In 1952, he was elected to the New York Supreme Court (4th District), and re-elected in 1966. He sat on the Appellate Division (3rd Dept.) from 1956 to 1969. He was Presiding Justice from 1964 on.
In 1964, the phrase « under God » in the Pledge of Allegiance was challenged as a violation of the constitutional separation of church and state. On the appellate bench, Gibson ruled that the phrase was legal. His decision was upheld by the New York Court of Appeals. The United States Supreme Court declined to review the decision, effectively leaving Justice Gibson’s ruling as the law of the land.
On September 15, 1969, Gibson was appointed by Governor Nelson A. Rockefeller to the Court of Appeals to fill the vacancy caused by the resignation of Kenneth Keating. In November 1969, he was elected unopposed to succeed himself

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. He retired from the Court of Appeals at the end of 1972 when he reached the constitutional age limit of 70 years, and returned to the Supreme Court as a certificated trial justice until 1978. Afterwards he resumed the practice of law at Hudson Falls.
He died at the Glens Falls Hospital.

Carl August Brentano-Mezzegra

Carl August Brentano-Mezzegra, auch Karl August von Brentano, (* 28 Bogner Jacket Outlet. August 1817 in Augsburg Bogner Jacken Sale; † 16. September 1896 in München) war ein deutscher Seidenfabrikant.
Brentano besuchte die Technische Universität Wien und trat in das Familienunternehmen „Seidenmanufaktur Pelloux & Brentano“ ein, das Mitte der 1780er Jahre von den Brüder Anton und Carl Brentano-Mezzegra, Nachfahren einer aus Italien stammenden Familie von Seidenhändlern, und ihres Schwagers Anton Pelloux in Göggingen als eine Seidenspinnerei und Weberei eröffnet und 1793 als Kurfürstlich pfalzbayerische privilegierte Seidenmanufaktur ins bayerische Lechhausen verlegt wurde. Er übernahm 1844 das Unternehmen von seinem Vater Karl. Er wurde als Unternehmer der „Samt-Seidenzeug und Kirchenornat-Fabrik“ in Lechhausen bei Augsburg bekannt, insbesondere auch, weil er seine Fabriken nach christlichen Grundsätzen leitete. Die Spinnerei- und Webereifabriken wandelte er 1868 als Aktiengesellschaft um, weil der aus der Ehe mit seiner Frau Anna stammende einzige Sohn mit 21 Jahren verstarb. „Die Fabrik zählte zu den bedeutendsten ihrer Art in ganz Deutschland, die an 200 verschiedenen Maschinen 40 bis 50 Personen beschäftigte und bis zu 1000 Pfund Rohseide pro Jahr verarbeitete. In dem großen Garten bei der Fabrik betrieb Brentano eine Maulbeerenzucht und ließ selbst auch Seidenspinner züchten.“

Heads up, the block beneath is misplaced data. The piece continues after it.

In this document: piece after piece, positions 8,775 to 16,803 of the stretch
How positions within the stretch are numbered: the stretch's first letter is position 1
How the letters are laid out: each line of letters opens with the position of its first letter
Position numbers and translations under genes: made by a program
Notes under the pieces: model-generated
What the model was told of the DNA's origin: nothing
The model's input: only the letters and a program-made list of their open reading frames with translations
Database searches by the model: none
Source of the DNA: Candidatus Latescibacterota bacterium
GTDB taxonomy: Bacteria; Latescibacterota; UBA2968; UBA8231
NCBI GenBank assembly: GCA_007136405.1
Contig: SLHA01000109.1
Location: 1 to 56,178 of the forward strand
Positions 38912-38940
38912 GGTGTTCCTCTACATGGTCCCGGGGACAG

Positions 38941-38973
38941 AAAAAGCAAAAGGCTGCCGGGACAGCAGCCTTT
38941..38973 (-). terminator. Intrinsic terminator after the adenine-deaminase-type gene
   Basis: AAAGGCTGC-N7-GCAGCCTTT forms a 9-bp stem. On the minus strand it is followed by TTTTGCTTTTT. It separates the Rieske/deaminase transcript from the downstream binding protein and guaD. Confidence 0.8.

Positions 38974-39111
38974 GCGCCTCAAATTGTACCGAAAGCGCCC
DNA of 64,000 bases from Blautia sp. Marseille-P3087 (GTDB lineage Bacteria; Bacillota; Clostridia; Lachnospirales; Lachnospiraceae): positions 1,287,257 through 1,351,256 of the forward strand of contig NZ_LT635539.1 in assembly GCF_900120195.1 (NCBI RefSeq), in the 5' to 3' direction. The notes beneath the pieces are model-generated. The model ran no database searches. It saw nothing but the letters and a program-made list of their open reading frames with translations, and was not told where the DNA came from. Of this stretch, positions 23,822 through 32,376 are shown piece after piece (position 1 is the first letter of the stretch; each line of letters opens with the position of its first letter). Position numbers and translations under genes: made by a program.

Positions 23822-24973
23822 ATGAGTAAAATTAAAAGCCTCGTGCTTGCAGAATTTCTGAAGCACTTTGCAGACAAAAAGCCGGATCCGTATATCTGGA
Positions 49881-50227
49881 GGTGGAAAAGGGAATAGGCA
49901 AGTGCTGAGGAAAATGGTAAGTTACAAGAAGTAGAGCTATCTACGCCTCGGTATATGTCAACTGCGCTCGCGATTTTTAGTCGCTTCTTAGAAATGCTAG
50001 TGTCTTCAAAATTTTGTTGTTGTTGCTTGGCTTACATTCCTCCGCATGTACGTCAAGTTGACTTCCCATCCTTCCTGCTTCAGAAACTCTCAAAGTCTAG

1847 rief Brentano den „Kreis-Frauen-Verein zur Beförderung der Seidenzucht“ ins Leben und engagierte sich dort über viele Jahre als Sekretär. Er war zudem beratendes Mitglied und Referent des Kreis-Seidenbau-Vereines bogner jacken 2016. Des Weiteren befand sich Brentano im Range eines Oberstleutnants Distrikts-Inspektor der Landwehr im Regierungsbezirk Schwaben und Neuburg. Carl August Brentano wurde 1846 in den erblichen Adelsstand erhoben.
Im November 1848 war Brentano Mitbegründer des „Konstitutionell-monarchische Vereins“. Aus diesem Umfeld entstanden 1849 der Piusverein in Augsburg, die zu den Katholischen Vereinen Deutschlands gehörte. Brentano engagierte sich hier besonders während der Revolution 1848/49. Er war Abgeordneter für Augsburg und Aschaffenburg der Generalversammlung der Katholischen Vereine.
Carl August Brentano stellte zusammen mit dem Juristen und Publizisten Moritz Lieber das Präsidium des zweiten Deutschen Katholikentages vom 9. bis 12. Mai 1849 in Breslau.

Święciechowo

Święciechowo (niem. Grünhof) – przysiółek w Polsce położony w województwie zachodniopomorskim, w powiecie łobeskim, w gminie Resko. Święciechowo jest przysiółkiem wsi Dorowo.
W latach 1975-1998 miejscowość administracyjnie należała do województwa szczecińskiego.
W roku 1827 Ludolph von Beckedorff (ur. 1778 – †1858) kupił w tej miejscowości nieruchomości i założył kaplicę (1828). Von Beckedorff był urzędnikiem pruskim, wiceprezesem Uniwersytetu Berlińskiego, wychowawca książąt z Hesji i Brandenburgii-Anhalt, ale nawrócił się na katolicyzm i został przez to zwolniony ze służby cywilnej Prus. Tutaj w Święciechowie poświęcił się von Beckedorff rolnictwu, zakładając w 1831 r. Towarzystwo Rolnicze, cukrownię „Dorff„” produkującą do 260 ton cukru rocznie (wynik netto w 1840 roku, to ponad 900 dolarów zysku). W latach 1855-57 zbudował tu klasztor „St. Aloysiusstift” kurtki bogner, który był pierwszym klasztorem katolickim na Pomorzu od reformacji. W roku 1857 założył tutaj szkołę i zakład dla sierot (św. Alojzego), którym od 1860 roku opiekował się Józef Gottwald, a prowadziły go Katolickie Siostry Szkolne kurtki bogner. W roku 1861 szkołę i zakład dla sierot powierzono siostrom Boromeuszkom kurtki bogner. W roku 1874 i 1884 miały miejsce pożary zakładu dla sierot prowadzonego przez te siostry. W roku 1884 zbudowano tutaj neogotycki kościół katolicki. W roku 1927 Pensję dla dziewcząt przekształcono w szkołę gospodarstwa domowego. Zachował się dziennik jednej z sióstr w którym opisała w ostatnie dni przed wkroczeniem wojsk radzieckich, tragedie sióstr i ich pierwsze miesiące w Resku zanim wyjechały albo zostały wysiedlone do Niemiec. Losy nie wszystkich ewakuowanych wówczas dzieci są znane. Niestety w 1954 roku dom dziecka i kościół zostały zburzone. Na szczęście główny ołtarz i dwa boczne zostały przewiezione do kościoła parafialnego w Resku.
W latach 1928-1941 księdzem katolickim posługującym w Święciechowie i okolicznych wsiach był ksiądz Ernst Daniel (ur.1896 – †1975). Prowadził on tu w czasie wojny do roku 1941 msze święte w języku polskim dla robotników przymusowych. Został represjonowany za to przez gestapo, aresztowany w lutym 1943 roku i skazany na cztery lat więzienia.

Orchestra America